Fayetteville national cemetery.
"I don't know if you've ever came in here at 6 a.m. Oh you can feel the peace and the serenity on these grounds, it just touches your heart," says
But now . . .
"The hammering, the sawing and the noise," says Gloria Bailey, the cemetery director.
All sounds that veterans aren't happy to hear, especially during Monday's Memorial Day ceremony.
"They were playing taps and I could here this saw in the background. And it's like, really?" says James Shelley, an Army veteran.
The noisy neighbor is a new apartment complex geared toward students.
"Hopefully the people that move into these apartment will be the kind of folks that take some care with their neighborhood and maybe have some reverence for what surrounds them," says
But in the meantime, there's all kinds of banging.
"At some point we accept the reality. It may not be the one we choose," says Jeff Cumpston.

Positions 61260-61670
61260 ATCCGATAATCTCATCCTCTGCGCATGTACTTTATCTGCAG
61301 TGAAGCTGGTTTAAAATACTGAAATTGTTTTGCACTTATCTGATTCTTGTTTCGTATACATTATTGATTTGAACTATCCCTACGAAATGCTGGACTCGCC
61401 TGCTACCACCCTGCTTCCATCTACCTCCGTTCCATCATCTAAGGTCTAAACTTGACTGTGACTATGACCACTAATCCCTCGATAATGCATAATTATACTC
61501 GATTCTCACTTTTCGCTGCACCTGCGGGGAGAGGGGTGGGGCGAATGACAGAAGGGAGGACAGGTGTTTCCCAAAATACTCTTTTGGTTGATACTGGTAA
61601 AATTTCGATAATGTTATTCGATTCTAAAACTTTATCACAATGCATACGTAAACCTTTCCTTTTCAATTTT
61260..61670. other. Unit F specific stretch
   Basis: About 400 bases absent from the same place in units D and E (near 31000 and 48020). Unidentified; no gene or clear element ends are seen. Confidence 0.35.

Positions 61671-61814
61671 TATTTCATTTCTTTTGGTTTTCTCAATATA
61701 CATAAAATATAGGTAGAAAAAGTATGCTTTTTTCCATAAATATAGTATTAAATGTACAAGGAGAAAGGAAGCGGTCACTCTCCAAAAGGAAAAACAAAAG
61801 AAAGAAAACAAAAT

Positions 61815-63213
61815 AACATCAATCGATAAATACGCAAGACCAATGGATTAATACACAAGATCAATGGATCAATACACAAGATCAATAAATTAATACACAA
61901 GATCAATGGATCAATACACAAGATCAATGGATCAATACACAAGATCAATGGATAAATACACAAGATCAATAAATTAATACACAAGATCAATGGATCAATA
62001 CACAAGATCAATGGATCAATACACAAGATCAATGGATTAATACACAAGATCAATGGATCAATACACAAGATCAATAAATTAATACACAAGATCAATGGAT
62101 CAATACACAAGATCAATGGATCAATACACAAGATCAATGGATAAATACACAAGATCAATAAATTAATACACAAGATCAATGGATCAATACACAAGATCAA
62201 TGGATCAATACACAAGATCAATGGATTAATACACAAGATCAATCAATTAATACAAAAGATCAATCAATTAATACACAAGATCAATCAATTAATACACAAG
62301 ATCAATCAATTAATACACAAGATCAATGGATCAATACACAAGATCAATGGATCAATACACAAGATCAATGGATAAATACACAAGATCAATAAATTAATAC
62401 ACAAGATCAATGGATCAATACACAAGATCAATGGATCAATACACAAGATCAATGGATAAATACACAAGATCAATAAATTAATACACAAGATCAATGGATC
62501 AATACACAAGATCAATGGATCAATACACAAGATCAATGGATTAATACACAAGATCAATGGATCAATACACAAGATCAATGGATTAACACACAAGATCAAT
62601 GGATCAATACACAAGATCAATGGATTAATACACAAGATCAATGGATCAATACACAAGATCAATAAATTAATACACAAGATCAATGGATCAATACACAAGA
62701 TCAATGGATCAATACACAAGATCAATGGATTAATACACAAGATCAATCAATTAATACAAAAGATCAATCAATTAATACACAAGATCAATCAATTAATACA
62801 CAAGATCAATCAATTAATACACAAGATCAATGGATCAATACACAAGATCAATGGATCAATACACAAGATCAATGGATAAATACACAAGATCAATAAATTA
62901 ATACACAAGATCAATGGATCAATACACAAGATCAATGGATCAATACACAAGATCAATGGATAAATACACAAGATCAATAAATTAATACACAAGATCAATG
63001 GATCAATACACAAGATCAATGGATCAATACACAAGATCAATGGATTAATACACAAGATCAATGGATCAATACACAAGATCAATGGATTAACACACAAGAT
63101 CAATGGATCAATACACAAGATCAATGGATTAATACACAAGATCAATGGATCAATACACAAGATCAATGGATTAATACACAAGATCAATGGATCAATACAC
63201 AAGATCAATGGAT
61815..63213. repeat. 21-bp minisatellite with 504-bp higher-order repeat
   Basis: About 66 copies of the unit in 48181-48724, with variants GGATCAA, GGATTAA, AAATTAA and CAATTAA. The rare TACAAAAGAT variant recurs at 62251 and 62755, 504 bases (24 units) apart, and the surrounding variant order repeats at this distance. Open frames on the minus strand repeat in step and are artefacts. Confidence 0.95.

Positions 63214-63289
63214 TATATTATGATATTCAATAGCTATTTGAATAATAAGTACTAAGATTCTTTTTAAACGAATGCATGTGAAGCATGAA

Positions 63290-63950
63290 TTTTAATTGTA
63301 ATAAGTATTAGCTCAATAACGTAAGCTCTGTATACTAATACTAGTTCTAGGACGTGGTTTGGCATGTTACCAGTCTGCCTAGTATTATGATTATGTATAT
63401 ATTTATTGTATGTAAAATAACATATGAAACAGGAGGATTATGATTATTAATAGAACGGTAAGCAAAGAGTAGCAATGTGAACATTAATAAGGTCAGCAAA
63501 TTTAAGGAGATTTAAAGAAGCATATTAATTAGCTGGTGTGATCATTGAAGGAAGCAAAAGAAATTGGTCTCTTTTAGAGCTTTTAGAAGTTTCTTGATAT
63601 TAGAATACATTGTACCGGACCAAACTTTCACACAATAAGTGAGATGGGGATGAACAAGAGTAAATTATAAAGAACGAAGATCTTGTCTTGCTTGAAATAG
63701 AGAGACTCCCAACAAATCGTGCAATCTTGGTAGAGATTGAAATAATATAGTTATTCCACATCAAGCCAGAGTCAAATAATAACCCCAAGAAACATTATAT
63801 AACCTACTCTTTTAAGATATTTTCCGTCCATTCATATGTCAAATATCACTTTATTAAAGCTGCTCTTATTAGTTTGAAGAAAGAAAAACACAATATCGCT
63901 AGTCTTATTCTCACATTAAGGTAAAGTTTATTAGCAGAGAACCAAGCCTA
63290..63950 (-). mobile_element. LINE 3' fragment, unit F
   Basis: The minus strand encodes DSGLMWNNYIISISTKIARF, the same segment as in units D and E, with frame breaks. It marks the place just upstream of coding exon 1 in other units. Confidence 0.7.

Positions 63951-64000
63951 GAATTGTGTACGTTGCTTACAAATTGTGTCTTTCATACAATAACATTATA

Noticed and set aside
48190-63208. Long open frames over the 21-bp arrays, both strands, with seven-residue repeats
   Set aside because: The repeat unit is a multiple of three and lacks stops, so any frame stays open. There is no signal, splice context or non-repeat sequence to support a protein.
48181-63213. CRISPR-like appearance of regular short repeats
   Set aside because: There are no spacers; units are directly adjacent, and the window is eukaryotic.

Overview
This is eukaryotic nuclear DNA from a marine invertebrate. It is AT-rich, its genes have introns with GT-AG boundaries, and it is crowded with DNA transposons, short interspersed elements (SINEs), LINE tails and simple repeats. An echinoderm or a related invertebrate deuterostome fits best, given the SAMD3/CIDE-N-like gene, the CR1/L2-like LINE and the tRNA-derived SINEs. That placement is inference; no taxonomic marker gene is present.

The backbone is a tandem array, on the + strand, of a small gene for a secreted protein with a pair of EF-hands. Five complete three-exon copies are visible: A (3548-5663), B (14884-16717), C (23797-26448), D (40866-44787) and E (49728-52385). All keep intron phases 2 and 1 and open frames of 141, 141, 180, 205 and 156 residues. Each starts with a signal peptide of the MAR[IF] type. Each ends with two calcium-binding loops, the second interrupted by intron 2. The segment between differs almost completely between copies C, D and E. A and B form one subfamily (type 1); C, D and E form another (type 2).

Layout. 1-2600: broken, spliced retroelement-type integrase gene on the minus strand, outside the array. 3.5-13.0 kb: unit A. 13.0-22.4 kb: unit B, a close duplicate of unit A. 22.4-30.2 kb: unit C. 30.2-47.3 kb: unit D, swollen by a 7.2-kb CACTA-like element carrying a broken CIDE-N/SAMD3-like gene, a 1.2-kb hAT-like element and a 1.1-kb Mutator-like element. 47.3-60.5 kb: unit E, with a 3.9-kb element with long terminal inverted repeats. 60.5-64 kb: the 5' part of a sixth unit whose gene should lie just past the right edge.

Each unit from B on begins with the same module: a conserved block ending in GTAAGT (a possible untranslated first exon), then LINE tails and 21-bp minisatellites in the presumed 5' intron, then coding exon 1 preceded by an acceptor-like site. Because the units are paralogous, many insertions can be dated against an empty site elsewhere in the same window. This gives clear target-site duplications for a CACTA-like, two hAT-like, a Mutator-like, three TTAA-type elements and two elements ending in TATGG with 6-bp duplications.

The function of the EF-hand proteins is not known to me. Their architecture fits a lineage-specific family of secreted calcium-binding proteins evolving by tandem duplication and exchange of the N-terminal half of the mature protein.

Because veterans didn't let the land go without a fight.
"There was a lot of effort made by a lot of people, my dad included, to try and acquire that property. They just weren't able to do it," says Cumpston.
So now, funerals are accompanied by this.
"The developers should really be aware of the placement of these apartments and the gravity of this place," says Shelley.
But Director Gloria Bailey says her hands are tied.
"My jurisdiction is within these gates and I can go over and ask, but I can't go over and tell them to stop working," says Bailey.
A lot of families aren't just upset about hammering, it's a matter of respecting those who gave their lives for our country.
"As a veteran, I feel that the men and women who are laid to rest here, they deserve the peace. Their loved ones and the people who come to visit, deserve, whenever they're here, to share in that peace and to have that peace," says Shelley.